Agreed, the distinction is important. But even more important is the nature of the relation between them. Ideas are never just a passive reflection of material relations; nor are they directly reducible to those relations.
    "Events have their own logic, even when human beings do not." - Rosa Luxemburg

    "There are decades when nothing happens; and there are weeks when decades happen." - Lenin

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    Trivas:

    Insofar as class relations are a product of Marx's analysis of capitalism, they are part of his logic. Logic is what makes Marx's analysis compelling. I said nothing re who makes an argument.
    1) I note you ignored my comment that you prefer to pontificate about logic from a position of what seems to be total ignorance.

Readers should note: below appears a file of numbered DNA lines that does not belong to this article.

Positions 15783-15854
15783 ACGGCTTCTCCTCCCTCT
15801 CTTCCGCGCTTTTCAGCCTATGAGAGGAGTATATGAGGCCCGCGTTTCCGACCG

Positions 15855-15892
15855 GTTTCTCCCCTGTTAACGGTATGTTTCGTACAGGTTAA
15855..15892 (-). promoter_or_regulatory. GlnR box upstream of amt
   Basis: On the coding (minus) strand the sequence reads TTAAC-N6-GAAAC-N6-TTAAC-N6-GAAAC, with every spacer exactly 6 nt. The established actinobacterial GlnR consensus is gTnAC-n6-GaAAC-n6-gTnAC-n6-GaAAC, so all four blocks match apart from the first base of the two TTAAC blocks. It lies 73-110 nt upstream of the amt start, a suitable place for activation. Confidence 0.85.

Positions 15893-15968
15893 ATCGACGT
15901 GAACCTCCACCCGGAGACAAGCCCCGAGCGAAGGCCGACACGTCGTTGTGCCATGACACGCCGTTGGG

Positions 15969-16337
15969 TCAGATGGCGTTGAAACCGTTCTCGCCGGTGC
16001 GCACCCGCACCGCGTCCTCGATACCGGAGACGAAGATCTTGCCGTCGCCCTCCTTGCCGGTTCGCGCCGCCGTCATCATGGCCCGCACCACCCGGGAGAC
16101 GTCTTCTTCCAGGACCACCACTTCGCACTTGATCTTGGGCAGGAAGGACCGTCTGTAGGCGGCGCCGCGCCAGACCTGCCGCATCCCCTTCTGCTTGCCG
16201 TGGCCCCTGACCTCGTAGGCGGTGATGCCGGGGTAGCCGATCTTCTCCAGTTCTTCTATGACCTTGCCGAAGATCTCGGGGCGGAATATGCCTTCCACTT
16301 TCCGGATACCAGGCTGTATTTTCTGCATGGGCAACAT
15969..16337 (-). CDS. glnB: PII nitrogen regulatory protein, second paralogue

2) Marx uses informal logic only in Das Kapital, as you have had pointed out to you many times. Informal logic is also blind to class relations. In fact, if it weren't, then Marx (a non-worker) would not have been able to develop a working class theory.

    3) You also said:

    What knowledge is in itself no one can say, it is only known by its effects.
    I'd like to know how you know this.

    Or is this yet another Trivas-dogma, which we must all unquestioningly accept, and with grateful thanks to, thee, the true prophet?
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    2) Marx uses informal logic only in Das Kapital, as you have had pointed out to you many times. Informal logic is also blind to class relations. In fact, if it weren't, then Marx (a non-worker) would not have been able to develop a working class theory.
    I don't know what informal logic is. Neither do I think it's what Marx meant when he referred to "his method". Nor do I understand what Marx's class status has to do with his analysis of capitalism.
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    Trivas7 & RL: I have one word for you, just one word:

    semantics.